50 years ago today the US learned of a mass shooting by a lone individual.
Charles Whitman, a 25 year-old architecture and engineering student and former Marine, selected the tall tower over the entrance to the University of Texas.
A massive, muscular man, Whitman (pictured, after his death) sniped at passersby from the tower’s observation deck, 70 metres above the ground.
He shot 49 random strangers and killed 15 of them, before finally being shot dead by police officers.
Earlier that day he had killed his wife and mother in their homes. Notes he left behind claimed that he stabbed them through the heart to free them from the suffering of this world.
Whitman went to his task in the tower well-prepared.
He had: a Universal M1 carbine, six additional ammunition magazines and 14 boxes of ammunition; a can of gun cleaning solvent; a 12 gauge semi-automatic shotgun; a Remington 700 6-mm bolt-action hunting rifle; a .35-caliber pump rifle; a 9-mm Luger pistol; a Galesi-Brescia .25-caliber pistol; and a Smith & Wesson M19 .357 Magnum revolver.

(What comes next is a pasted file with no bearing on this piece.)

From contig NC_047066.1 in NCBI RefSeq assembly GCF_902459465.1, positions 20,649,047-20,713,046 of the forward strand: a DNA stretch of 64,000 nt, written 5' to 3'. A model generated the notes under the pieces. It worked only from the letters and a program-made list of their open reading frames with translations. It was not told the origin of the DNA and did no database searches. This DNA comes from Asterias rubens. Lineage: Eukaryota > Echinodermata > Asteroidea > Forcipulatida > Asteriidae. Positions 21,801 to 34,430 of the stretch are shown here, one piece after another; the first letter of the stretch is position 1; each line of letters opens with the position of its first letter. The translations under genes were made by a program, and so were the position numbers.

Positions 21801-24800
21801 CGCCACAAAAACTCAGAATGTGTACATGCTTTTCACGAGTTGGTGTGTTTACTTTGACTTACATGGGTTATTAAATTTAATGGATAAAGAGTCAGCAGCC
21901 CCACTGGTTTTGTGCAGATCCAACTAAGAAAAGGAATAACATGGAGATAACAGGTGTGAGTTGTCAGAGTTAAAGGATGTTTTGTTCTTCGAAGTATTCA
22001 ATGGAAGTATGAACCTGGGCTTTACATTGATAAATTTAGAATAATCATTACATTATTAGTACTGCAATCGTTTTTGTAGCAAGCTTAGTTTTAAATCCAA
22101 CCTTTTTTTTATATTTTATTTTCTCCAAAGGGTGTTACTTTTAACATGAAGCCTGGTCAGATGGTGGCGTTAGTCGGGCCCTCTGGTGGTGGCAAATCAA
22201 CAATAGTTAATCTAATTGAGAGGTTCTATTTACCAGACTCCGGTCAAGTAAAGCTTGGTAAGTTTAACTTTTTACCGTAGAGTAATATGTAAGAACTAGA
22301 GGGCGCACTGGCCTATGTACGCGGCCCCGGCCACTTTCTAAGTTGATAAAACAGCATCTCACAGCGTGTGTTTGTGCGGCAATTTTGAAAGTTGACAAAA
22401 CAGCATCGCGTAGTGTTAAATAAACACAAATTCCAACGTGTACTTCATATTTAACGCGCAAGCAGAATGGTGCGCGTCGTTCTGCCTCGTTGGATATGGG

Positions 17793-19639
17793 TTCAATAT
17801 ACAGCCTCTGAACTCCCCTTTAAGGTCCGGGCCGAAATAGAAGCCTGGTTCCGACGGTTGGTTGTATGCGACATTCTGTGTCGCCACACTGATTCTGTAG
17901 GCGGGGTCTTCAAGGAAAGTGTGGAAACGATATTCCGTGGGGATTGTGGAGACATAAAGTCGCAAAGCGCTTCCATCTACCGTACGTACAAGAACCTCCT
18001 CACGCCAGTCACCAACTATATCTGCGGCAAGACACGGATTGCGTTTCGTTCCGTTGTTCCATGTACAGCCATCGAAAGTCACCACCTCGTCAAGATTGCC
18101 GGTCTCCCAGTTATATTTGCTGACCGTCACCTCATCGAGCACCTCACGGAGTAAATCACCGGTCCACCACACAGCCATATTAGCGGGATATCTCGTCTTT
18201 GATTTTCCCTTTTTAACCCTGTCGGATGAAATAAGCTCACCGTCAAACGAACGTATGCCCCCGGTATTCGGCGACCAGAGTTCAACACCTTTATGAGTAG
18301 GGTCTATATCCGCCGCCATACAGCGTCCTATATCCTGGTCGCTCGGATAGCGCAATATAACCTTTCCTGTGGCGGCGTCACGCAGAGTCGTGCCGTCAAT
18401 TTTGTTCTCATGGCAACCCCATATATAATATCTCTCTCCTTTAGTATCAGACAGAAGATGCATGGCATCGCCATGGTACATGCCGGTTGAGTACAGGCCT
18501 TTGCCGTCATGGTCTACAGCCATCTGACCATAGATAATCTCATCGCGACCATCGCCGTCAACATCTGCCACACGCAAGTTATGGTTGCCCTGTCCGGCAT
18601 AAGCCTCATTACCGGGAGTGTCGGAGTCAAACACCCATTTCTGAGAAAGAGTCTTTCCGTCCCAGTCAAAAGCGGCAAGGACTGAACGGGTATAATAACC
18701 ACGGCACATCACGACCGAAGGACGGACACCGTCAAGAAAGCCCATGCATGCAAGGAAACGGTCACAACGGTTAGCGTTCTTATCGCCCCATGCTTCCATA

In addition he lugged up the tower snacks, coffee, vitamins, Dexedrine, Excedrin, earplugs, jugs of water, matches, lighter fluid, rope, binoculars, a machete, three knives, a transistor radio, toilet paper, a razor, and a bottle of deodorant.
Whitman, a gifted child who was an accomplished pianist with an IQ of 139, had been raised by a tyrannically abusive father and devoted Roman Catholic mother.
His father was an avid hunter and taught his sons to be the same.
Whitman’s father said of Charles: “Charlie could plug the eye out of a squirrel by the time he was sixteen.”
A postmortem revealed that Whitman had a brain tumour the size of a pecan nut, although the evidence as to whether this contributed to his actions or not remains disputed.
Prior to that day Whitman had consulted a psychiatrist who said he seemed to be “oozing with hostility”.
No squirrels were harmed.
Picture source: Victor9876 via Wikimedia